A team of orange throwers await the next team of carriages to arrive in Ivrea, Italy. The carnival's famous orange battles originate from the town's medieval heritage, when feudal lords would hand out food to the poor who reputedly threw it back as a gesture of disrespect.

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Origins of Royalty

The concept of royalty is centuries ­old. It originated with the feudal systems of medieval Europe. Under feudalism, there were a few very powerful landowners who acquired large amounts of territory through military force or purchase. These landowners became high-ranking lords, and one of them was crowned king. This probably happened through a show of military force or through political machinations, or some combination of the two. Powerful as they were, these lords controlled too much territory to manage on their own. They would name vassals, lower-ranking nobles who were granted some property and whatever income it generated (usually through rents paid by commoners or profits from farming). In return, the vassal would act as administrator of that territory. More importantly, the vassal was obligated to provide military aid to his lord. He would raise a private army, and if his territory was large enough, he might create several vassals of his own below him.

­Each vassal was given a title, but no direct political power was afforded to him at first. Rules of succession developed along the same lines as rules of inheritance, because a vassalage was essentially property loaned to someone by a higher-ranking lord. When the vassal died, his property, including his title and obligations to the king, was inherited by his heirs. Over time, a variety of elaborate traditions and rituals grew up around this system.

­Monarchies are found mainly in Europe because Europe was the only place to have a truly feudal system. The shogunates of Japan were very similar, however, which is why Japan has an imperial system that shares many features with European monarchies.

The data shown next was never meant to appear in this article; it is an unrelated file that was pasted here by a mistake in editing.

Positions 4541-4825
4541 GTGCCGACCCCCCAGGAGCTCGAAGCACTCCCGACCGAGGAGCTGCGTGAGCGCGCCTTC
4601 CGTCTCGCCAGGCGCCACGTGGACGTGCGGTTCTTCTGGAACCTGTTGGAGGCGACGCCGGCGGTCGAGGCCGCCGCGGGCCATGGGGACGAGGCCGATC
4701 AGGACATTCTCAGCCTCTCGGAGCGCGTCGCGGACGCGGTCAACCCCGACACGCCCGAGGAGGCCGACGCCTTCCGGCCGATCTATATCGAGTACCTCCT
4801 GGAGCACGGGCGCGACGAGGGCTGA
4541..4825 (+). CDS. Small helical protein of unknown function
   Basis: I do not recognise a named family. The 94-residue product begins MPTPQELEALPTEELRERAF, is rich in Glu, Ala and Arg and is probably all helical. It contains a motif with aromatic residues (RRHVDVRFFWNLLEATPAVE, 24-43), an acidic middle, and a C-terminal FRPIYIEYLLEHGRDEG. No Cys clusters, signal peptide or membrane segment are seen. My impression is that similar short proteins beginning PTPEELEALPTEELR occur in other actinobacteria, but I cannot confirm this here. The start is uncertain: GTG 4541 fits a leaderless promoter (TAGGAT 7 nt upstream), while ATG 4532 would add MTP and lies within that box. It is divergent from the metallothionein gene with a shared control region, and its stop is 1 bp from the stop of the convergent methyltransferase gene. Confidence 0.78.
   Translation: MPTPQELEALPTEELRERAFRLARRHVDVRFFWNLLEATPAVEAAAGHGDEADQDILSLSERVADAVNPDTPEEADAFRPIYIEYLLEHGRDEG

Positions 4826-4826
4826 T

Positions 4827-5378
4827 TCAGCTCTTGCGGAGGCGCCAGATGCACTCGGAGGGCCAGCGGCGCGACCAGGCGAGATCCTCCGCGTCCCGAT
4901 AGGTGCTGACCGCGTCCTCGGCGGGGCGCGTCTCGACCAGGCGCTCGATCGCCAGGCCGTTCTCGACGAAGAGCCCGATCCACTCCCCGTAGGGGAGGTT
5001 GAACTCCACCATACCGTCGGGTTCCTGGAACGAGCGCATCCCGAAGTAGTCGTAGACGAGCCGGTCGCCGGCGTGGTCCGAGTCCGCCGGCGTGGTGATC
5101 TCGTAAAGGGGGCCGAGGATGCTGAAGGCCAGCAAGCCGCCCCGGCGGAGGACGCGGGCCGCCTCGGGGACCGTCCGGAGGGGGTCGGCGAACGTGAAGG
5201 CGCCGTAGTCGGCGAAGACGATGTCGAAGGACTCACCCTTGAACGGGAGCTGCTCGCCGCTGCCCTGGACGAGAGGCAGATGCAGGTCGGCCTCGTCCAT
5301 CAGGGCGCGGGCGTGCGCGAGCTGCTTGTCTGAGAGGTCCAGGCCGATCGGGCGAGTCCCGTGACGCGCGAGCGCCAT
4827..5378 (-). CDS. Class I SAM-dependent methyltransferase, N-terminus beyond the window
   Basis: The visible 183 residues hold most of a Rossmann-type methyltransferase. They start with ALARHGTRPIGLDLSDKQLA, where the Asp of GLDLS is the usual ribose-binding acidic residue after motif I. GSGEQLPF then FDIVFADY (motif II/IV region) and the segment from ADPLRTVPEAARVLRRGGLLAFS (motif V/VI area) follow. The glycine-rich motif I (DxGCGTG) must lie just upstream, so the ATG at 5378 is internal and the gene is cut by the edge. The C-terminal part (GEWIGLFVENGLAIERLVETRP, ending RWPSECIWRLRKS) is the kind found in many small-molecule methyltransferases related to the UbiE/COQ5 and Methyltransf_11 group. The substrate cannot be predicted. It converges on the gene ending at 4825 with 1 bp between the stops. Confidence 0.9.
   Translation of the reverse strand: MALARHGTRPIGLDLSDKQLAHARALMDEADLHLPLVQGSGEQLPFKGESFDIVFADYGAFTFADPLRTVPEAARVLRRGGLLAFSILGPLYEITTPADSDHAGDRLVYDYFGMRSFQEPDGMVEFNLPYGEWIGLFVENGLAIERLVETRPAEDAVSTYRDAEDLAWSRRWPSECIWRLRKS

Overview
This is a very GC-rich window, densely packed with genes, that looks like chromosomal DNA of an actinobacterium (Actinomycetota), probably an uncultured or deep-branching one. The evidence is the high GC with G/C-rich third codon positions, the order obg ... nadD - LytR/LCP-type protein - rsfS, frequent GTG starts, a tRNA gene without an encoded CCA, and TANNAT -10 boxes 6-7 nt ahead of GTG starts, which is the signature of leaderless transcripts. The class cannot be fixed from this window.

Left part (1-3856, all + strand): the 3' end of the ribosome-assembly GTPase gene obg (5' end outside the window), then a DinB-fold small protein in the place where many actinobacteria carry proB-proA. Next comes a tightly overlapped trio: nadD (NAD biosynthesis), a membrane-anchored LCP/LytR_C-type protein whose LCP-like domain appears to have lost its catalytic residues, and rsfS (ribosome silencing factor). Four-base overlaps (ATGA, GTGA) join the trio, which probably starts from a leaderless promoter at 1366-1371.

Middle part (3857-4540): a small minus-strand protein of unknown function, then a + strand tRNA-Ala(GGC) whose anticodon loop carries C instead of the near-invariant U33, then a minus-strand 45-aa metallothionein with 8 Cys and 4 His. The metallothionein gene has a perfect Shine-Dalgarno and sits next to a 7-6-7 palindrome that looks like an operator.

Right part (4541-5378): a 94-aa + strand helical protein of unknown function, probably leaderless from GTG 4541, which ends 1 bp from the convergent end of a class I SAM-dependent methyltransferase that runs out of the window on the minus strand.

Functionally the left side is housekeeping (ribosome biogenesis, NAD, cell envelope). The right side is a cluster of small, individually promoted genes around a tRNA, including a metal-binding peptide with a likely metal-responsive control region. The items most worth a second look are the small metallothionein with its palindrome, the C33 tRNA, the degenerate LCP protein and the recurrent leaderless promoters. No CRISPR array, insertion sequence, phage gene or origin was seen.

In the 17th, 18th and 19th centuries, republicanism began to chip away at traditional royal power throughout Europe. In some places, the change to a democratic form of government happened gradually and peacefully (as in Denmark); in others, it happened via sudden, violent revolution (as in France). Very often, deposed and exiled royalty would return years later when monarchists had gained political power over republicans. The English Civil War, which happened in the mid-1600s, resulted in the execution of the king, Charles I. His heir, Charles II, was exiled to France. He eventually returned, but the English monarchy's power was diminished and Parliament gained a great deal of political control.

Royalty developed in the Middle East in a slightly different way. While power was still accrued via military and political maneuvering, politics and religion are more intertwined in the Middle East. The head of state was known as the caliph, and his authority stemmed not just from political power or wealth but from Islamic law. Below the caliph were sultans. A sultan is like a lesser king, a military commander and a religious authority (although not a priest). In modern times, many Middle Eastern sultanates adopted the European model of constitutional monarchy, and some sultans renamed themselves kings to better reflect their more secular role.

On the next page, we'll discuss what royalty has to do with class -- and what happens when a king dies.